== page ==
Michael Koryta is considered something of a wunderkind. After a background in newspapering here in Indiana and a turn as a private investigator, Koryta began writing books and has turned out several best-selling crime dramas and thrillers. I’ve tried a couple of his previous books but never found his work captivating until “The Prophet.”
Set in an Ohio town that’s seen better days, the book is the story of two brothers, Adam and Kent Austin. Adam is a bail bondsman with a private investigator’s license he never uses. Adam is good at what he does, though. He’s turned the risky bail agent job into a winning one, bonding out and keeping his thumb on his customers. In his personal life, Adam is in a relationship with the woman he fell in love with in high school, although she’s married to a guy who is perpetually in jail.
Kent is the local high school football coach, a beloved, straight-arrow figure who is leading his team to a state championship. He’s married, has kids and the stable home life that Adam doesn’t have.
The brothers haven’t had a strong relationship most of their adult lives, however. When they were in high school, they let their sister walk home by herself from a late night at school. Adam in particular accepted the blame after their sister was killed because he had chosen his girlfriend over taking his sister home. She fell victim to a brutal killer and the Austin family was broken.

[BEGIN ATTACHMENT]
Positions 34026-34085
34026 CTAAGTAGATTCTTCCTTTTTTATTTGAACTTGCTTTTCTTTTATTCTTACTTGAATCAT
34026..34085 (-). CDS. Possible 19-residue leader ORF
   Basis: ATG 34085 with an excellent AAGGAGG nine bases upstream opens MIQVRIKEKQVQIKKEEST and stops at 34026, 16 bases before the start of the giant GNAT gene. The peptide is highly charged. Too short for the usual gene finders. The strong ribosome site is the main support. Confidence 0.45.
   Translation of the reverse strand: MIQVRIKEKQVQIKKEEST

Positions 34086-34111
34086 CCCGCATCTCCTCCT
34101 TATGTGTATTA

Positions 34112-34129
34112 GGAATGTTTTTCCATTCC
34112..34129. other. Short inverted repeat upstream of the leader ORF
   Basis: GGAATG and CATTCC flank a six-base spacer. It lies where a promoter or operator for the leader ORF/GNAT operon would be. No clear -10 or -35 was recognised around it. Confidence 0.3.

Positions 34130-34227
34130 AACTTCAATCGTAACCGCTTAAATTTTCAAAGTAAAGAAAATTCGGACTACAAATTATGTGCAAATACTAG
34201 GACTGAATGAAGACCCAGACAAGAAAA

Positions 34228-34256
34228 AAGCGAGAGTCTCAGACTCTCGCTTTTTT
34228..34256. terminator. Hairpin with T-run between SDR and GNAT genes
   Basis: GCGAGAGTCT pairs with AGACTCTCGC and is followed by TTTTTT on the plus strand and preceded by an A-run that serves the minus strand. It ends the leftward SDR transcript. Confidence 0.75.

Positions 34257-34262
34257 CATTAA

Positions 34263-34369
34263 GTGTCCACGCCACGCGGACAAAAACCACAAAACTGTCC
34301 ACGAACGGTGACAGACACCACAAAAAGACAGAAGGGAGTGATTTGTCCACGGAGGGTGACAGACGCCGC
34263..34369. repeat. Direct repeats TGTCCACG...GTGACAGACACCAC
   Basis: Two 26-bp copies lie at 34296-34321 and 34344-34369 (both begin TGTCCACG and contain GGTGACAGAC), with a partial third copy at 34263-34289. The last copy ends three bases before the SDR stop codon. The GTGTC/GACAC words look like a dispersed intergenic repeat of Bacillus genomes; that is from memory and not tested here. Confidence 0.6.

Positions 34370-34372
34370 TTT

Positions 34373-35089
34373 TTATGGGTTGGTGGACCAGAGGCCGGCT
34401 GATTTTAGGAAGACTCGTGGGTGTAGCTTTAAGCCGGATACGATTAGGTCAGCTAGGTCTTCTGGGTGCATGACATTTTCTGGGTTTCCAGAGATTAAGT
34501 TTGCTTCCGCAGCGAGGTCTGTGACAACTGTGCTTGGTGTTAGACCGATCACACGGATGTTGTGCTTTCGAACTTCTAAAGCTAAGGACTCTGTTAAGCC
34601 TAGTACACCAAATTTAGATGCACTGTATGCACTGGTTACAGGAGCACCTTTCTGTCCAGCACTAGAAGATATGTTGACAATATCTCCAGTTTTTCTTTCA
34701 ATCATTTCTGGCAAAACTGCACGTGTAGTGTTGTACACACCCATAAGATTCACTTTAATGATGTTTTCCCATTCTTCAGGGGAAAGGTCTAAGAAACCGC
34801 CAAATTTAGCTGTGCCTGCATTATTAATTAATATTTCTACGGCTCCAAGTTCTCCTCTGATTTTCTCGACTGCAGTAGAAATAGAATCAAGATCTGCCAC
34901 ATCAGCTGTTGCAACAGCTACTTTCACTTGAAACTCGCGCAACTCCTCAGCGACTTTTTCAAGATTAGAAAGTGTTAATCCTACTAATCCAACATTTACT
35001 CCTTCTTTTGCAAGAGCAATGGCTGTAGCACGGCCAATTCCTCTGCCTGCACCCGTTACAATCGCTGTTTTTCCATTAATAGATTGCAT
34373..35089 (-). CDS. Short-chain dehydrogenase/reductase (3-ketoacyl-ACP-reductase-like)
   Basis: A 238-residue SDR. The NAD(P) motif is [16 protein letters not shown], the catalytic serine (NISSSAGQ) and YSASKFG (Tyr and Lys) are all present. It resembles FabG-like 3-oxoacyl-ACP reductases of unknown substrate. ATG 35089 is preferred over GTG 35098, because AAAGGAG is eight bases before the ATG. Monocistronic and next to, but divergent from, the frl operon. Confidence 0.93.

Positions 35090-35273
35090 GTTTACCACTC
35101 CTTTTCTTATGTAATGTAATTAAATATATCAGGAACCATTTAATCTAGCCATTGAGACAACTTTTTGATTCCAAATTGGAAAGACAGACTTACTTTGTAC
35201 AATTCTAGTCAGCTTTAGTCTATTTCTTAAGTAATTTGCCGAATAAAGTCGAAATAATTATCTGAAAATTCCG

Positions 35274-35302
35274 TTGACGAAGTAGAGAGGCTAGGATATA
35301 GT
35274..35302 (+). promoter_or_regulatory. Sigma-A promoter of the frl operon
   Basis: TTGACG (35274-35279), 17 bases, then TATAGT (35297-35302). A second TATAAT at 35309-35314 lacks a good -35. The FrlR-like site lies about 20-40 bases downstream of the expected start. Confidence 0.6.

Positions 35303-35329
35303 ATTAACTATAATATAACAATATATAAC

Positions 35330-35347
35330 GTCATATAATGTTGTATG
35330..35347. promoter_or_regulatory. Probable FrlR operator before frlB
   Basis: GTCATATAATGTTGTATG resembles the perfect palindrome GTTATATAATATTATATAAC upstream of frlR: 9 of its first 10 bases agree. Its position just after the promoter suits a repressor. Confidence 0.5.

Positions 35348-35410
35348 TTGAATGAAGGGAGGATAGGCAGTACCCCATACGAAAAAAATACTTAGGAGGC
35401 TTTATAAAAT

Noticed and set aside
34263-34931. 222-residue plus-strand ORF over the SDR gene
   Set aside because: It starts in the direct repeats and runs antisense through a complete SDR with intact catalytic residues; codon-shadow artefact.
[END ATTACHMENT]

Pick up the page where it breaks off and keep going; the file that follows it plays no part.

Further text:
Now, as Adam goes about his somewhat sordid business and Kent’s team advances in post-season play, another high school girl turns up murdered. It can’t be the same killer, because their sister’s murderer died in prison. But the new killing is linked to both brothers.
Koryta’s story is smooth and streamlined, introducing some memorable characters but keeping things moving toward its undeniably tragic conclusion.
The author does a good job of mixing football and gritty crime drama. He paints a good portrait of a failing Midwestern town.
I finished “The Prophet” wishing there was more and wondering about what seems like the inevitable: A movie version. A story this concise and sharply drawn almost begs for one.